Oil Well Stimulation Method Will Use SADMs to Replace Fracking

Atomic Explosion or Maybe a Really Big Firecracker

LOS ALAMOS, New Mexico – A newly formed company, Fishin Technologies, based in Los Alamos, New Mexico, has announced plans to use surplus U. S. Army Special Atomic Demolition Munitions (SADMs) to stimulate production from low porosity/low permeability oil reservoirs.  This is in lieu of the usual hydraulic stimulation, the process also known to nutcases and hysterics as fracking.

Dr. Aishun, following a test that didn't go so well
Dr. Aishun, following a test that didn’t go so well

SADMs were developed during the Cold War as man-portable low-yield nuclear explosive devices to be used in tactical situations in contrast to the far more powerful strategic warheads carried by bombers and missiles. At a press conference, Dr. Ray D. Aishun, CEO of Fishin, said,

“With the SALT treaties greatly reducing the number of warheads allowed, the U. S. Army had a bunch of these SADMs to get rid of. Back in 1969 the idea of using an underground nuclear explosion to stimulate natural gas production was tested by Project Rulison and Project Gasbuggy in Colorado. It worked but the fear of lingering radioactivity in the gas made it unmarketable.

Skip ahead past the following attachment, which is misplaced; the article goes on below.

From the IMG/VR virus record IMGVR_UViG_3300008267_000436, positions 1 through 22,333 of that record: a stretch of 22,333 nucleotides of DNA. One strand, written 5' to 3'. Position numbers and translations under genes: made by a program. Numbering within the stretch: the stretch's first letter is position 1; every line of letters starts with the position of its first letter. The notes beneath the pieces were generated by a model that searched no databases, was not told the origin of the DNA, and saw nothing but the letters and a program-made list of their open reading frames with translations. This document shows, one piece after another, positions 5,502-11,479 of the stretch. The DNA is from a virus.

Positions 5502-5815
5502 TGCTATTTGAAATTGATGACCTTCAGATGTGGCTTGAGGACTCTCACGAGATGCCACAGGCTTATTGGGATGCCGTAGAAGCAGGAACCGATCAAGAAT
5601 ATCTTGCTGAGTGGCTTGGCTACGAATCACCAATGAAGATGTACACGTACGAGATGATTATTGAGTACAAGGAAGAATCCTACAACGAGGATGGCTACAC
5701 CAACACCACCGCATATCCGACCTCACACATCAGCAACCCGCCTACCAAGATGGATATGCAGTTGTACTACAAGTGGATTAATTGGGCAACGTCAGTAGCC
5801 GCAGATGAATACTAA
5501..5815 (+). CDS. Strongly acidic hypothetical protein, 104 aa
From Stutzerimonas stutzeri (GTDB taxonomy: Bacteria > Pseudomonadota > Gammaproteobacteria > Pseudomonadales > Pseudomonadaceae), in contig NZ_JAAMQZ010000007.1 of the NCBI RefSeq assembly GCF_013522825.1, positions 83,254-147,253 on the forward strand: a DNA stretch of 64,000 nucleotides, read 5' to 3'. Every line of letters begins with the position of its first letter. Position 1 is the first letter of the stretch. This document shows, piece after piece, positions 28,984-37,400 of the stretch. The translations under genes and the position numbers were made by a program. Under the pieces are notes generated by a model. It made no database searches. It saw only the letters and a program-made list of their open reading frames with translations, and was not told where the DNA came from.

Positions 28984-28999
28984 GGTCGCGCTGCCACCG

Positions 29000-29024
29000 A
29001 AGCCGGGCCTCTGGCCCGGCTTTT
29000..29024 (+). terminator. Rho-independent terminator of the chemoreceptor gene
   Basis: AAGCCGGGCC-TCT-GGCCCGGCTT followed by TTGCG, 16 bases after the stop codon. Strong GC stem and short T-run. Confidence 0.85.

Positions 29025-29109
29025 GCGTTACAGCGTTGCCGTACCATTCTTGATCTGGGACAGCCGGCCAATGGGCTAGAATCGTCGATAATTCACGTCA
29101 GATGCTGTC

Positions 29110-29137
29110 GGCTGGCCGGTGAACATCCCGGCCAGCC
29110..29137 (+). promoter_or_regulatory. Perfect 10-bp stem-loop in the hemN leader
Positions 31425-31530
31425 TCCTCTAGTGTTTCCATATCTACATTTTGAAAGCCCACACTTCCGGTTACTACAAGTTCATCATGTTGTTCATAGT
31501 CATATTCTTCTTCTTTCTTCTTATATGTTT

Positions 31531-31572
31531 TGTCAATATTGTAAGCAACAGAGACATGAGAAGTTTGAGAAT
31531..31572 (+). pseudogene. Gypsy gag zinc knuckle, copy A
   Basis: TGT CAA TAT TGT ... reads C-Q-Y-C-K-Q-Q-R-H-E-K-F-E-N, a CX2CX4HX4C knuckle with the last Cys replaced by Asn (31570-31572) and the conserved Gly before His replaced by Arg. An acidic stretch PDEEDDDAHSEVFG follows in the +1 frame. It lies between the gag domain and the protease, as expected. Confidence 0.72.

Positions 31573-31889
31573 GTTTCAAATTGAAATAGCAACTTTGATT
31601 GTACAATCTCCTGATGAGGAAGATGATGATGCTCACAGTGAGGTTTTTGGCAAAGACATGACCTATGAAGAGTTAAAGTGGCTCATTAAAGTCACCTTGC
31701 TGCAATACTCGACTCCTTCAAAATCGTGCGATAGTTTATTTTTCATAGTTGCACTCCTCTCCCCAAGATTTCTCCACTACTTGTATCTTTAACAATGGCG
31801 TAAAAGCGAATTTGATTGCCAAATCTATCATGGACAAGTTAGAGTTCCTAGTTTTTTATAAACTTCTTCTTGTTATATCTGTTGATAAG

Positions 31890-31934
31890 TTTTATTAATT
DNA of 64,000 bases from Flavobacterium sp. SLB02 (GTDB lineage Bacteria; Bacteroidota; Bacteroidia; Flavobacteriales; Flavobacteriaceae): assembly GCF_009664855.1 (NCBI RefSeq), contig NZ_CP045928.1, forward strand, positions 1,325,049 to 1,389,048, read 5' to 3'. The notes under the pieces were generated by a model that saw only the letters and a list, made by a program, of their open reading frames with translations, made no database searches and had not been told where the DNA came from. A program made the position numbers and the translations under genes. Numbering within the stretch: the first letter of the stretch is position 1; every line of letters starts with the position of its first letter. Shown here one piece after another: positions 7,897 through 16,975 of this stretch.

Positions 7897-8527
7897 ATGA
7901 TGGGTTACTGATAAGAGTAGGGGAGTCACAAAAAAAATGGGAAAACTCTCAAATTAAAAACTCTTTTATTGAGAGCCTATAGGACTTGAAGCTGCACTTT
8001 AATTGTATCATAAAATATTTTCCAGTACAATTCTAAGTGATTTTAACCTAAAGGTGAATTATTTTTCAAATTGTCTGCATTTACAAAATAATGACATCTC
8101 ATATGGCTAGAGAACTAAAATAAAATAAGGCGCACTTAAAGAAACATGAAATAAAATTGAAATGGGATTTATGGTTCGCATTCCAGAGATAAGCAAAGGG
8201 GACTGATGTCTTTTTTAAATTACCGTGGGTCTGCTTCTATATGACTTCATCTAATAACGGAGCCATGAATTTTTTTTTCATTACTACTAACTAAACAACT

“I had the idea to revisit this concept. I hired a public relations company to test public acceptance of detonating atomic munitions deep underground in the U. S. for oil production. What they found through extensive polling was if we called the SADMs just really big firecrackers that we could do just about anything as long as it wasn’t called fracking.

Special Atomic Demolition Munition
Special Atomic Demolition Munition

“The Army loved the idea. They could get rid of the SADMs without having to pay to dismantle them, plus we promised them a 3% overriding royalty interest in the oil production. They will retain full control of the devices right up to detonation, so security is not an issue.  Moreover, since this is a commercial use, we wouldn’t be violating the Nuclear Test Ban Treaty either.  The International Atomic Energy Agency has not raised any objections.

“We still faced the problem with radioactivity from the stimulation explosions contaminating the oil, but there turned out to be a simple solution. Our plan is to sell the oil at a discount to Ukraine. Those folks already glow in the dark from the Chernobyl reactor meltdown, so a few more roentgens won’t make much difference and they’ll be less dependent on Russia for fuel.  To transport the oil, a fleet of lead-lined rail cars and tankers is being built in South Korea.”

Dr. Aishun closed his presentation by saying, “This is a win-win situation for everyone!  The Moosepeace is on me!”

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